1911 Encyclopædia Britannica/Bomb

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BOMB, a term formerly used for an explosive shell (see Ammunition) fired by artillery. The word is derived from the Gr. βόμβος, a hammering, buzzing noise, cf. “bombard” (q.v.). At the present day it is most frequently used of a shattering or incendiary grenade, or of an explosive vessel actuated by clockwork or trip mechanism, employed to destroy life or property. In naval warfare, before the introduction of the shell gun, explosive projectiles were carried principally by special vessels known as bomb-vessels, bombards or, colloquially, bombs.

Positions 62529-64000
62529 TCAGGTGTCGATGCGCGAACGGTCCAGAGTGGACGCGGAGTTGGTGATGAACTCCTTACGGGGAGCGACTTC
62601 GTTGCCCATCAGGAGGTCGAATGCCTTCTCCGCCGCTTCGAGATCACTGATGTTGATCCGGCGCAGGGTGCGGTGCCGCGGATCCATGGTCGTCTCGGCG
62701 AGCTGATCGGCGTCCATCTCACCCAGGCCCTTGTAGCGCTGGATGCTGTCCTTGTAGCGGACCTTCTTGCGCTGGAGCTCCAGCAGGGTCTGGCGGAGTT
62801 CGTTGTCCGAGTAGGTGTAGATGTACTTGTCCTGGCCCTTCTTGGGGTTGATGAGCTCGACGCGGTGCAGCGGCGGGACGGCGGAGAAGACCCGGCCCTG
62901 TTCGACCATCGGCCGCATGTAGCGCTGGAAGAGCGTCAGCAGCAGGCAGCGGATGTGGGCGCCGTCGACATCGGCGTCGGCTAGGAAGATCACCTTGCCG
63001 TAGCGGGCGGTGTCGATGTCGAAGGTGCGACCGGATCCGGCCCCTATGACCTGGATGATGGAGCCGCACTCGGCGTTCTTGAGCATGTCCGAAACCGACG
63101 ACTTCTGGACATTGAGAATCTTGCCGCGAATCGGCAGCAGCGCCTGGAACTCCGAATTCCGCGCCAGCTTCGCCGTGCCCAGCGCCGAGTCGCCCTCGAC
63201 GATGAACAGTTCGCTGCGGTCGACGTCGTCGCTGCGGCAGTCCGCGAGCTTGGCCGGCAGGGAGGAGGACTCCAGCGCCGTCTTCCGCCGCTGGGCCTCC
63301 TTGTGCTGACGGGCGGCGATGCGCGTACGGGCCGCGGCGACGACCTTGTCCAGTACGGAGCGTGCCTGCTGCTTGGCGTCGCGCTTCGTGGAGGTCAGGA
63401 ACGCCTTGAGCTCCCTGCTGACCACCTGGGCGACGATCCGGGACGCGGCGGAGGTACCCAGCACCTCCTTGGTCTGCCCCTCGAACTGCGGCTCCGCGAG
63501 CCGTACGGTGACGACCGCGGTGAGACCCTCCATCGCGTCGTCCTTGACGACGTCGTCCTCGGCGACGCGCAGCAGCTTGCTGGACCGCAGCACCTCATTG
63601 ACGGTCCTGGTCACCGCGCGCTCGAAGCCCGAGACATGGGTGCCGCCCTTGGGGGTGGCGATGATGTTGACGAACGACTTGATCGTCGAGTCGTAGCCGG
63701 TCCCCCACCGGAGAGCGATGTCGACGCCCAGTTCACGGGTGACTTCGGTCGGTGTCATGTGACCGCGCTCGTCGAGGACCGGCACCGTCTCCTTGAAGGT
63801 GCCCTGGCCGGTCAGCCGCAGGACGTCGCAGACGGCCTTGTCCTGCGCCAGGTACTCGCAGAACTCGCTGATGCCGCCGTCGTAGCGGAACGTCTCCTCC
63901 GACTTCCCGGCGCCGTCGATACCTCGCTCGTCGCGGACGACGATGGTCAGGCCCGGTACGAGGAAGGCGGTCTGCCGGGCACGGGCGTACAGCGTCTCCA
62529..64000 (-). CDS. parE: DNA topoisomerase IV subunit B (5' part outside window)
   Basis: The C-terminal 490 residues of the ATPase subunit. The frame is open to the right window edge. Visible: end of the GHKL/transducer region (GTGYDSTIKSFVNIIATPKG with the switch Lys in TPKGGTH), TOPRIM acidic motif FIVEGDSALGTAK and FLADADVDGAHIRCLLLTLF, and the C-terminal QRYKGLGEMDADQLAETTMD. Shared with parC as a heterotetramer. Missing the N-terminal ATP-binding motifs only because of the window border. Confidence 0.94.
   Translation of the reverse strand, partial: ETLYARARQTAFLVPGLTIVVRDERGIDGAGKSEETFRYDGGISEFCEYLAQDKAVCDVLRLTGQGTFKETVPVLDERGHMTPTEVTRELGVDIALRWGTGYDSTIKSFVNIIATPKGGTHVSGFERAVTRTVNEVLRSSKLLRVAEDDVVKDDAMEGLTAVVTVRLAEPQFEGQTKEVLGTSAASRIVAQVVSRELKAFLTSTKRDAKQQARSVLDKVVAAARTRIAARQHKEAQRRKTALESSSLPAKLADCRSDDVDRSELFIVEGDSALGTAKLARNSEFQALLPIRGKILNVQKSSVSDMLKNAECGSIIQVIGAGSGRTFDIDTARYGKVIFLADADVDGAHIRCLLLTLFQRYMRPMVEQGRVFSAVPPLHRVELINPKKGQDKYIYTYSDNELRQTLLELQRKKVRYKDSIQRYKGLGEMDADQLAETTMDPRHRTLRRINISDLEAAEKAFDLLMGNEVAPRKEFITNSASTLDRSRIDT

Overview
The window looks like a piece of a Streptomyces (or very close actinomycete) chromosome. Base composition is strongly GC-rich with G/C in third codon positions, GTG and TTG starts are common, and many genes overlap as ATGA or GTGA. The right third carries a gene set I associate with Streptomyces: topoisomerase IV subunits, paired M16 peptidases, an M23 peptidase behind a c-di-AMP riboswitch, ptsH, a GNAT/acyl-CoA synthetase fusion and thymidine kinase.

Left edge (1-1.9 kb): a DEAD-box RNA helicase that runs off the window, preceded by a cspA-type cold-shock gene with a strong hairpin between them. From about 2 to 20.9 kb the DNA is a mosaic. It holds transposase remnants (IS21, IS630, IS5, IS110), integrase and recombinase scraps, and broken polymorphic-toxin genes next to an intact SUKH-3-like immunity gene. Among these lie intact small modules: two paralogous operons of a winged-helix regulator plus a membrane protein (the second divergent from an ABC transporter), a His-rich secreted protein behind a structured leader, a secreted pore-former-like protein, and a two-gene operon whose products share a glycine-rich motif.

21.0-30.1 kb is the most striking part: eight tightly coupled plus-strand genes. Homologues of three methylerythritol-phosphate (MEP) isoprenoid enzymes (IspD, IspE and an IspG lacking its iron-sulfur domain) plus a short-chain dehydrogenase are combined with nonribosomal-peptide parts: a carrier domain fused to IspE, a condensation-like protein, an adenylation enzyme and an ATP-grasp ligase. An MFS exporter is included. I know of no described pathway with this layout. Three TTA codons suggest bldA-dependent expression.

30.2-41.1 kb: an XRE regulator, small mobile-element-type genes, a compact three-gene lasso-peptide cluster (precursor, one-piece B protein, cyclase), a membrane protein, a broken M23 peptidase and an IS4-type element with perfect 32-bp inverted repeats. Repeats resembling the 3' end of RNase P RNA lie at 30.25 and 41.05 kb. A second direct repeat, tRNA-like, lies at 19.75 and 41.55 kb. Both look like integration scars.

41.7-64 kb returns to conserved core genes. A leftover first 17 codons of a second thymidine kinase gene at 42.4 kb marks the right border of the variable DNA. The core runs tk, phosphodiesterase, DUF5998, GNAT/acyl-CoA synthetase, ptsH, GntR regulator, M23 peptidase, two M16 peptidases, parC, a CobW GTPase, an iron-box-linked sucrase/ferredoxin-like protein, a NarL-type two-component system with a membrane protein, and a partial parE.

In geology, the name “bomb” is given to certain masses of lava which have been hurled forth from a volcanic vent by explosive action. In shape they are spheroidal, ellipsoidal or discoidal; in structure they may be solid, hollow or more or less cavernous; whilst in size they vary from that of a walnut to masses weighing several tons. It is generally held that the form is partly due to rotation of the mass during its aerial flight, and in some cases the bomb becomes twisted by a gyratory movement. According, however, to Dr H. J. Johnston-Lavis, many of the so-called bombs of Vesuvius are not projectiles, but merely globular masses formed in a stream of lava; and in like manner Professor J. D. Dana showed that what were regarded as bombs in Hawaii are in many cases merely lava-balls that have not been hurled through the air. Certain masses of pumice ejected from Vulcano have been called by Johnston-Lavis “bread-crust bombs,” since they present a coating of obsidian which has been bent and cracked in a way suggestive of the crust of a roll. It is probable that here the acid magma was expelled in a very viscous condition, and the crust which formed on cooling was burst by the steam from the occluded water. Some of the bombs thrown out during recent eruptions of Etna consist of white granular quartz, encased in a black scoriaceous crust, the quartz representing an altered sandstone. The bombs of granular olivine, found in some of the tuffs in the Eifel, are represented in most geological collections (see Volcano).